And the derrires were there to be kicked, for sure. U2, over its 20-year run in music, has built up a staggering collection of hit songs. The band didn’t ignore its back catalogue, of course, but did throw a few knuckleballs to keep everything honest.

After running through End Of The World and New Year’s Day, Bono introduced the band’s first single, Out Of Control, in a time-warp sort of fashion.

“We’re a band from the north side of the city. We’re called U2,” he said, pretending Copps was a pub in Dublin. “This is our first single, and we hope you like it.”

This second North American leg of the Elevation tour is the band’s first series of concerts since the terrorist attacks in the United States. For a band steeped in politics, peace and world policy, this was tender ground for U2 to walk.

American flags outnumbered Irish and Canadian colours on this night, and handmade signs with simple messages such as Peace On Earth, and Our Children dotted the coliseum.

Bono, ever the posing rock star, made full use of a heart-shaped runway that jutted halfway into the floor seats. He could have used it as a soapbox for anti-war pronouncements, but instead chose the subtle approach, proving again that this lead singer’s charisma works both over the top and when understated.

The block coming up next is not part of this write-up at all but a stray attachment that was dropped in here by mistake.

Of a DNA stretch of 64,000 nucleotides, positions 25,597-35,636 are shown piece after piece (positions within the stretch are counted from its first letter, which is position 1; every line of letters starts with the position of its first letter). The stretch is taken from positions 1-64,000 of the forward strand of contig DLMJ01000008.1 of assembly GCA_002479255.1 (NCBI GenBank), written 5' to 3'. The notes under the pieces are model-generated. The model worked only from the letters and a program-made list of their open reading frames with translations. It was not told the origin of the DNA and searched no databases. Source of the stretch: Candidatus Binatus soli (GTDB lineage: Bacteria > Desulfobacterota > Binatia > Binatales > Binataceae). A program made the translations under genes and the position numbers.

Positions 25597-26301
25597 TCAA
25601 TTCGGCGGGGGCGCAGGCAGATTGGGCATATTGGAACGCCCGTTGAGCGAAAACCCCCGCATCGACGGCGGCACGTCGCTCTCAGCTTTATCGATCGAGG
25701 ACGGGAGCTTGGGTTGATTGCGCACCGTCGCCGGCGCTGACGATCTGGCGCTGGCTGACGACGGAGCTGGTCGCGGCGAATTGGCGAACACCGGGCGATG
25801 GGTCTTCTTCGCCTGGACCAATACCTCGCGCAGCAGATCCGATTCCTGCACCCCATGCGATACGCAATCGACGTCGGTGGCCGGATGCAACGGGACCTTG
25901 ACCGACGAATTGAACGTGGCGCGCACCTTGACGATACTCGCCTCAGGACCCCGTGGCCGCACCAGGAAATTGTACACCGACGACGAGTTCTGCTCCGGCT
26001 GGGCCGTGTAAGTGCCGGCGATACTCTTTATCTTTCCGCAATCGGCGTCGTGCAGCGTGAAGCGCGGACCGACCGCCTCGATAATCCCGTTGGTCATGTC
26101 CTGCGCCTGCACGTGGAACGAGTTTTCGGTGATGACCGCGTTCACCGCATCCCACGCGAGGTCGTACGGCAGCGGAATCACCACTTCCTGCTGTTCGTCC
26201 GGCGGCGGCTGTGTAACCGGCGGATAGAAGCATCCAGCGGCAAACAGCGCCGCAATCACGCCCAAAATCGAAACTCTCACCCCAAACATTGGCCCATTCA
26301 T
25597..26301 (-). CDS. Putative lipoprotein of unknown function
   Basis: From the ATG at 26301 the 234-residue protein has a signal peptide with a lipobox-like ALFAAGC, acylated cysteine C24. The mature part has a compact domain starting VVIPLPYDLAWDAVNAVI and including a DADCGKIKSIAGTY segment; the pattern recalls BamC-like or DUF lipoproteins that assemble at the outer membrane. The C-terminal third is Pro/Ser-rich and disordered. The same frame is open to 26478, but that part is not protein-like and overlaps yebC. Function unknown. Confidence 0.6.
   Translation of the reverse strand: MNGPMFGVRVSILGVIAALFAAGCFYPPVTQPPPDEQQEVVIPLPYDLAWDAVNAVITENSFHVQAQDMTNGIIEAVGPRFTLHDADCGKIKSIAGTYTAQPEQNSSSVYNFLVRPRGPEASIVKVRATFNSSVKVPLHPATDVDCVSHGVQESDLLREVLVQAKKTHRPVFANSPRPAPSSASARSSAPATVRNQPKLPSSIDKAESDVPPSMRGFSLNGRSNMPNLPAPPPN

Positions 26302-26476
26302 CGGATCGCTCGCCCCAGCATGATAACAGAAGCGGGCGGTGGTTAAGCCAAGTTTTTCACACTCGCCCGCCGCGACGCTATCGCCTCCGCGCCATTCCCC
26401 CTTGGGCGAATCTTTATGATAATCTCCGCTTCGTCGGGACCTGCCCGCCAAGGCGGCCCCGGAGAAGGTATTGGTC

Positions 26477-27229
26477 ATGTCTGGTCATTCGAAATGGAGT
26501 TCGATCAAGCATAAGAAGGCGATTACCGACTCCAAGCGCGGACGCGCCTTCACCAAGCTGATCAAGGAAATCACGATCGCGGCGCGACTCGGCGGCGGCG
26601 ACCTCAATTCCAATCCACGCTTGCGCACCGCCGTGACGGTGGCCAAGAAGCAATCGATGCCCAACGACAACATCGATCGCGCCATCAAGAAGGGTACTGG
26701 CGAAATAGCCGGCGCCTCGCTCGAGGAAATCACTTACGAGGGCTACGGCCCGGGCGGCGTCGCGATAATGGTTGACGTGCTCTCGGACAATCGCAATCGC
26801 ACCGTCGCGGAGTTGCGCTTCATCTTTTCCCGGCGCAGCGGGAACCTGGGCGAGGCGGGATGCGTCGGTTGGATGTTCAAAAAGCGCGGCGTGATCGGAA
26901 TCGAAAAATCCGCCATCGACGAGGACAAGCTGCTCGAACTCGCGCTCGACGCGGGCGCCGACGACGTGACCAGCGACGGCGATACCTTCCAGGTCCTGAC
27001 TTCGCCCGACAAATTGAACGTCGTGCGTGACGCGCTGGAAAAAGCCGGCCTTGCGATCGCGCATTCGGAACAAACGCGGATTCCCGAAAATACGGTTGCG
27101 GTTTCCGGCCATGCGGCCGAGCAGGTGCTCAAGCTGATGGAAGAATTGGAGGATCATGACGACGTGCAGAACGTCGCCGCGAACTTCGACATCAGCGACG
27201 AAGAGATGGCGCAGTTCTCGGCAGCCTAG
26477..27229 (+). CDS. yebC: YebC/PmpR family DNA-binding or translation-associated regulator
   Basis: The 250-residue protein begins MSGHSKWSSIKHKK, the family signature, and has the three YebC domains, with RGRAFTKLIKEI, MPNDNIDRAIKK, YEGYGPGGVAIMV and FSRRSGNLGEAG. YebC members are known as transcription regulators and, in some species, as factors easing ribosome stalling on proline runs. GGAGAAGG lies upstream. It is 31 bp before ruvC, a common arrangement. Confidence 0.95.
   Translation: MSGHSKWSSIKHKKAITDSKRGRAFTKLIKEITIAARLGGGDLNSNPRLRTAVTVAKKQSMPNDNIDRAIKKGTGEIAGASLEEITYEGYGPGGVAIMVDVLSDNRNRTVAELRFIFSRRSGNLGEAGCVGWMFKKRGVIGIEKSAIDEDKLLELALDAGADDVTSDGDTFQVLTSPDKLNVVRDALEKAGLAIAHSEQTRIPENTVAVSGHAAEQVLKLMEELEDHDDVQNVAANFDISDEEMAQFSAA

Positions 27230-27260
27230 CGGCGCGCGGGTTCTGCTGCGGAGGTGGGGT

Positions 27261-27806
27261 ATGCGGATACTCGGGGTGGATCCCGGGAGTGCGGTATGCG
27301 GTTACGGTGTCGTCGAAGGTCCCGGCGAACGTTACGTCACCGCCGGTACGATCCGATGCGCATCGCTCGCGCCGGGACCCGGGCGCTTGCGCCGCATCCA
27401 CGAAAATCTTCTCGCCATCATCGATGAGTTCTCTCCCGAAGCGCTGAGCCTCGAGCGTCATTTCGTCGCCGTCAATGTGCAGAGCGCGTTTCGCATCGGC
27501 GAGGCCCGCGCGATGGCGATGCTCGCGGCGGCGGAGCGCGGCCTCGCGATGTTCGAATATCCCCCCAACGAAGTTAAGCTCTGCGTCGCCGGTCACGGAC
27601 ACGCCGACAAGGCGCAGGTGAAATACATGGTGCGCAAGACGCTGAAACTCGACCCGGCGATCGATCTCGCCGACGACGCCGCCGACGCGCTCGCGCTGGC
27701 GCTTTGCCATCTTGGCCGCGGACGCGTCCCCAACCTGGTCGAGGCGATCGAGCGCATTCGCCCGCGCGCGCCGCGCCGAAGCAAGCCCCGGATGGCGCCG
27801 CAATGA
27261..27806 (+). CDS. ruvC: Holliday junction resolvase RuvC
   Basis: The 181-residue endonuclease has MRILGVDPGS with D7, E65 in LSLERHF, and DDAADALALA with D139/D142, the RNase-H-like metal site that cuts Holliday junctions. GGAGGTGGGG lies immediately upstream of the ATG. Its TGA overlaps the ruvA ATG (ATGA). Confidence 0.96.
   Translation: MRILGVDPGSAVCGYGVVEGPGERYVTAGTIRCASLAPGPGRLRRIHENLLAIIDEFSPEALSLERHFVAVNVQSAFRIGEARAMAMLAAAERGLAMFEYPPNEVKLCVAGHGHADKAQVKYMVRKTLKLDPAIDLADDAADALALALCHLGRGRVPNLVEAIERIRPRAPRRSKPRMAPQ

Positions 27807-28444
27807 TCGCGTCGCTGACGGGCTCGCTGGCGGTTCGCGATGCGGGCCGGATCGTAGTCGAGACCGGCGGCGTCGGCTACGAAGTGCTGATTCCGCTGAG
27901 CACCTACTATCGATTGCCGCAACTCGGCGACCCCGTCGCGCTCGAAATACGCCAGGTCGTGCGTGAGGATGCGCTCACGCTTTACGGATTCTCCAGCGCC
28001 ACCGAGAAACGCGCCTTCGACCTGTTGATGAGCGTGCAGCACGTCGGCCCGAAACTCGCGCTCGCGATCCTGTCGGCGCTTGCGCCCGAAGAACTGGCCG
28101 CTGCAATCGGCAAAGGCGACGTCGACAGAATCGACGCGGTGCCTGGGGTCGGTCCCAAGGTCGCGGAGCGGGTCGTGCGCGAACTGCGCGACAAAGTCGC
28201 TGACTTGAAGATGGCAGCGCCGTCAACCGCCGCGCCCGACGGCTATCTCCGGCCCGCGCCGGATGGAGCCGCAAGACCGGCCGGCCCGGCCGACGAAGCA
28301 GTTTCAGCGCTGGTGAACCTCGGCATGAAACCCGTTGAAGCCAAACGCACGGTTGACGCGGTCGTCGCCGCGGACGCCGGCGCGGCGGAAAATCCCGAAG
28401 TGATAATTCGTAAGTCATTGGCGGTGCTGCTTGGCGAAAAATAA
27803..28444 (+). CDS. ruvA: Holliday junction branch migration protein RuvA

When the band finished up on an angry rat-tat-tat version of Sunday Bloody Sunday, Bono plucked a U.S. flag from the throng of waving arms and gave the cloth a long, warm hug.

Later, during the second encore of the night, the band put together a beautiful, slightly injured version of One, as a video scrolled behind them showing the names of all those killed on the doomed hijacked flights of Sept. 11.

If U2 is showing its age anywhere, it’s in the throat of Bono. His vocals seemed thin at times, and most especially in a breathless version of Stuck In A Moment You Can’t Get Out Of.

At the end of that number, seven songs into the set, Bono told the crowd that this was the band’s first time playing in Hamilton.

“But we’ve been to Hamilton many times visiting friends — good friends. We visit with the Lanois family, who are here with us tonight,” he said.

“We’d like to thank you for the loan of your son, Daniel. Without him, and Brian Eno and Steve Lillywhite, those boasts we made as 17-year-olds would mean nothing today.”

That crew of producers, but most specifically Lanois, has helped to shape the band’s sound, and have been involved in U2’s biggest album successes — The Unforgettable Fire, The Joshua Tree, Achtung Baby, and All That You Can’t Leave Behind.